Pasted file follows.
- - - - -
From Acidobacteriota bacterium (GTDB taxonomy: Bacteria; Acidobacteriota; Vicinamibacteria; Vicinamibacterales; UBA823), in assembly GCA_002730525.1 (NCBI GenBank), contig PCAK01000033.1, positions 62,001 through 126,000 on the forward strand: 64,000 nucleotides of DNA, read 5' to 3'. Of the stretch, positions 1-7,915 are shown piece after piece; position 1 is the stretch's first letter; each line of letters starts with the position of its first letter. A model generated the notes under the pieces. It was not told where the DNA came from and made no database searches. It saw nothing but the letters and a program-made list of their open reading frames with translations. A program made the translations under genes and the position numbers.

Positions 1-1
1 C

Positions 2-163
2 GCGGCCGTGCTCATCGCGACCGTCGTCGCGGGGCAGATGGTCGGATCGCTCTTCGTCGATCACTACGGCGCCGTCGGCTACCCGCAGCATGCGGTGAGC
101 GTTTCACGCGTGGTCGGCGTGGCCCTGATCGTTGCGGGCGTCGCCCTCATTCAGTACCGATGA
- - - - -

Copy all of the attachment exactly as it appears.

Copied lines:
From Acidobacteriota bacterium (GTDB taxonomy: Bacteria; Acidobacteriota; Vicinamibacteria; Vicinamibacterales; UBA823), in assembly GCA_002730525.1 (NCBI GenBank), contig PCAK01000033.1, positions 62,001 through 126,000 on the forward strand: 64,000 nucleotides of DNA, read 5' to 3'. Of the stretch, positions 1-7,915 are shown piece after piece; position 1 is the stretch's first letter; each line of letters starts with the position of its first letter. A model generated the notes under the pieces. It was not told where the DNA came from and made no database searches. It saw nothing but the letters and a program-made list of their open reading frames with translations. A program made the translations under genes and the position numbers.

Positions 1-1
1 C

Positions 2-163
2 GCGGCCGTGCTCATCGCGACCGTCGTCGCGGGGCAGATGGTCGGATCGCTCTTCGTCGATCACTACGGCGCCGTCGGCTACCCGCAGCATGCGGTGAGC
101 GTTTCACGCGTGGTCGGCGTGGCCCTGATCGTTGCGGGCGTCGCCCTCATTCAGTACCGATGA